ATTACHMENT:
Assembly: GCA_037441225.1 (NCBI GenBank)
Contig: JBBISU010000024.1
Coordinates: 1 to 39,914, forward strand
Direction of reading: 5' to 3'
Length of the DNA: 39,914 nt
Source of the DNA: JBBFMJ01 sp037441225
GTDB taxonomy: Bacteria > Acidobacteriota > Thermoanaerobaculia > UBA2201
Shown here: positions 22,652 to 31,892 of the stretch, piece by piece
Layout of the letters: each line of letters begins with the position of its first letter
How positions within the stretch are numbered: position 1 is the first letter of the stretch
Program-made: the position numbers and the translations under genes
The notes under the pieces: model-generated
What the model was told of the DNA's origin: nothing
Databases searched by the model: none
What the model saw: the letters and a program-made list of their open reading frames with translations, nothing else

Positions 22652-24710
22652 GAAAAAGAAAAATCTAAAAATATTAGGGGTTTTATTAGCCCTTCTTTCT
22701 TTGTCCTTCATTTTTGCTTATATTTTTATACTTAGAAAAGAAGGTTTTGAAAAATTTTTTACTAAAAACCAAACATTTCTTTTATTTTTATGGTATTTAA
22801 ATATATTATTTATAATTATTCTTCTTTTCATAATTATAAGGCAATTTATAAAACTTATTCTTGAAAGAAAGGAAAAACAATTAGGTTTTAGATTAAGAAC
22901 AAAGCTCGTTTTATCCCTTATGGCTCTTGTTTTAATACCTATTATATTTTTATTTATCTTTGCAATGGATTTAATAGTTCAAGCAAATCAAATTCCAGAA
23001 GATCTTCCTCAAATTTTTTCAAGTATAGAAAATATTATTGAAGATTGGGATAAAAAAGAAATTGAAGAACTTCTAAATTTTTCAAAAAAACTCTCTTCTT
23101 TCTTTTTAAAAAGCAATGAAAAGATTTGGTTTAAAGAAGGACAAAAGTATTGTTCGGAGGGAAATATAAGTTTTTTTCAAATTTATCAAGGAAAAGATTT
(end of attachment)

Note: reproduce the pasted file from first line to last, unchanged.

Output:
Assembly: GCA_037441225.1 (NCBI GenBank)
Contig: JBBISU010000024.1
Coordinates: 1 to 39,914, forward strand
Direction of reading: 5' to 3'
Length of the DNA: 39,914 nt
Source of the DNA: JBBFMJ01 sp037441225
GTDB taxonomy: Bacteria > Acidobacteriota > Thermoanaerobaculia > UBA2201
Shown here: positions 22,652 to 31,892 of the stretch, piece by piece
Layout of the letters: each line of letters begins with the position of its first letter
How positions within the stretch are numbered: position 1 is the first letter of the stretch
Program-made: the position numbers and the translations under genes
The notes under the pieces: model-generated
What the model was told of the DNA's origin: nothing
Databases searched by the model: none
What the model saw: the letters and a program-made list of their open reading frames with translations, nothing else

Positions 22652-24710
22652 GAAAAAGAAAAATCTAAAAATATTAGGGGTTTTATTAGCCCTTCTTTCT
22701 TTGTCCTTCATTTTTGCTTATATTTTTATACTTAGAAAAGAAGGTTTTGAAAAATTTTTTACTAAAAACCAAACATTTCTTTTATTTTTATGGTATTTAA
22801 ATATATTATTTATAATTATTCTTCTTTTCATAATTATAAGGCAATTTATAAAACTTATTCTTGAAAGAAAGGAAAAACAATTAGGTTTTAGATTAAGAAC
22901 AAAGCTCGTTTTATCCCTTATGGCTCTTGTTTTAATACCTATTATATTTTTATTTATCTTTGCAATGGATTTAATAGTTCAAGCAAATCAAATTCCAGAA
23001 GATCTTCCTCAAATTTTTTCAAGTATAGAAAATATTATTGAAGATTGGGATAAAAAAGAAATTGAAGAACTTCTAAATTTTTCAAAAAAACTCTCTTCTT
23101 TCTTTTTAAAAAGCAATGAAAAGATTTGGTTTAAAGAAGGACAAAAGTATTGTTCGGAGGGAAATATAAGTTTTTTTCAAATTTATCAAGGAAAAGATTT